Over the past three days, both Reddit and Twitter have exploded with such reports, often with the unsupported claim that the intrusions are the result of a hack on TeamViewer's network. Late on Friday afternoon, an IBM security researcher became the latest to report a TeamViewer account takeover.
"In the middle of my gaming session, I lose control of my mouse and the TeamViewer window pops up in the bottom right corner of my screen," wrote Nick Bradley, a practice leader inside IBM's Threat Research Group. "As soon as I realize what is happening, I kill the application. Then it dawns on me: I have other machines running TeamViewer!"
I run downstairs where another computer is still up and running. Lo and behold, the TeamViewer window shows up. Before I am able to kill it, the attacker opens a browser window and attempts to go to a new web page. As soon as I reach the machine, I revoke control and close the app. I immediately go to the TeamViewer website and change my password while also enabling two-factor authentication.
Lucky for me, those were the only two machines that were still powered on with TeamViewer installed. Also lucky for me is the fact that I was there when it occurred. Had I not been there to thwart the attack, who knows what would have been accomplished. Instead of discussing how I almost got hacked, I’d be talking about the serious implications of my personal data leak.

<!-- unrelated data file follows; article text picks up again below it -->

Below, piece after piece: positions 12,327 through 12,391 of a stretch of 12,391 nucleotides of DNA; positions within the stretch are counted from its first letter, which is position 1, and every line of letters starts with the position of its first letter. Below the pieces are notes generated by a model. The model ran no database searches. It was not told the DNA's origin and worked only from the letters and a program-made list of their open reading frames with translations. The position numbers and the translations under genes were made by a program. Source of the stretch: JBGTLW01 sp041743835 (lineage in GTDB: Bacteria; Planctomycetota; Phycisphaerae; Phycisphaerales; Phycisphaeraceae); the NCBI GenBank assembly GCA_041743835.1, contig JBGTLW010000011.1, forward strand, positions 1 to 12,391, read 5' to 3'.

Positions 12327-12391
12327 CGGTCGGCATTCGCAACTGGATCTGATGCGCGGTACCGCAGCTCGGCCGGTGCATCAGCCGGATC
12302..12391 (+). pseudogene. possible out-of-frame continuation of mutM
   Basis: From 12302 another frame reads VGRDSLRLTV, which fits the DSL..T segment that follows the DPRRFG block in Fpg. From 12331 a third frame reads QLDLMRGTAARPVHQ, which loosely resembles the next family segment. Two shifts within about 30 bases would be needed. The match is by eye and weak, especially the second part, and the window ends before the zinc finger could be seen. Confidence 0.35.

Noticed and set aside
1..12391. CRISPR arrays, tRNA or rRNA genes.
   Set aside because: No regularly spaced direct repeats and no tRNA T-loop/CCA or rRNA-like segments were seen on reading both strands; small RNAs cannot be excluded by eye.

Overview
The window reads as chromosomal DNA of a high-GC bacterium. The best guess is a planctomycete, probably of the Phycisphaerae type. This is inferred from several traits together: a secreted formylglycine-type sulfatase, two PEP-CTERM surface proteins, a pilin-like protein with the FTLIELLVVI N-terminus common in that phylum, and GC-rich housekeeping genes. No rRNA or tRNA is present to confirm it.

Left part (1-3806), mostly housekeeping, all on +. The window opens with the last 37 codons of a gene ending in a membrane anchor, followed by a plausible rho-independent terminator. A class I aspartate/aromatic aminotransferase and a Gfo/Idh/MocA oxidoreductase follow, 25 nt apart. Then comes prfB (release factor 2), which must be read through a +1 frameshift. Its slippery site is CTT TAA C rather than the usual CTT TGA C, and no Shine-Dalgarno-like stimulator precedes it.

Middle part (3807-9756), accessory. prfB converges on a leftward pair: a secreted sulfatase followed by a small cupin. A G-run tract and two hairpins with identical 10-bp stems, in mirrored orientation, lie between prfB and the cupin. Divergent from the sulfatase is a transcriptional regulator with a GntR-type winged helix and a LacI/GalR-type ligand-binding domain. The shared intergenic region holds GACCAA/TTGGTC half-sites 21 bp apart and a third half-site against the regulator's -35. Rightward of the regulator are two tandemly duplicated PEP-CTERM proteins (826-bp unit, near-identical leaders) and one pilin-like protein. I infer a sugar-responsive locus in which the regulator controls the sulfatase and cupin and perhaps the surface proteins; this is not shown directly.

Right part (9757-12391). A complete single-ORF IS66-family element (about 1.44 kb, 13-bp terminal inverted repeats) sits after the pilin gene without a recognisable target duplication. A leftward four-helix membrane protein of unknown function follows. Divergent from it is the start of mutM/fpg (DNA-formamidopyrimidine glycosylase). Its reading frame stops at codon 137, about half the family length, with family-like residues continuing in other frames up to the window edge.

Bradley's account came a few hours after Germany-based TeamViewer reaffirmed what it has steadfastly maintained for the past two weeks—that the account takeovers are the result of end users' careless passwords practices. In a statement, company officials alluded to the recent cluster of "megabreaches" that have dumped more than 642 million passwords into the public domain over the past month. The officials wrote:
As you have probably heard, there have been unprecedented large scale data thefts on popular social media platforms and other web service providers. Unfortunately, credentials stolen in these external breaches have been used to access TeamViewer accounts, as well as other services.
We are appalled by the behaviour of cyber criminals and are disgusted by their actions towards TeamViewer users. They have taken advantage of common use of the same account information across multiple services to cause damage.
The statement went on to announce two measures being introduced in response to the large number of reported TeamViewer hijackings. The first, dubbed "Trusted Devices," ensures that before a device can access an existing TeamViewer account for the first time, the account holder must explicitly confirm that the new device is trusted. TeamViewer is implementing the measure using an in-app notification that asks account holders to approve the device by clicking a link sent through e-mail.
TeamViewer spokesman Axel Schmidt told Ars that TeamViewer officials initially planned to introduce these security features later this year. The growing number of public posts reporting TeamViewer account takeovers prompted the early roll out, he said.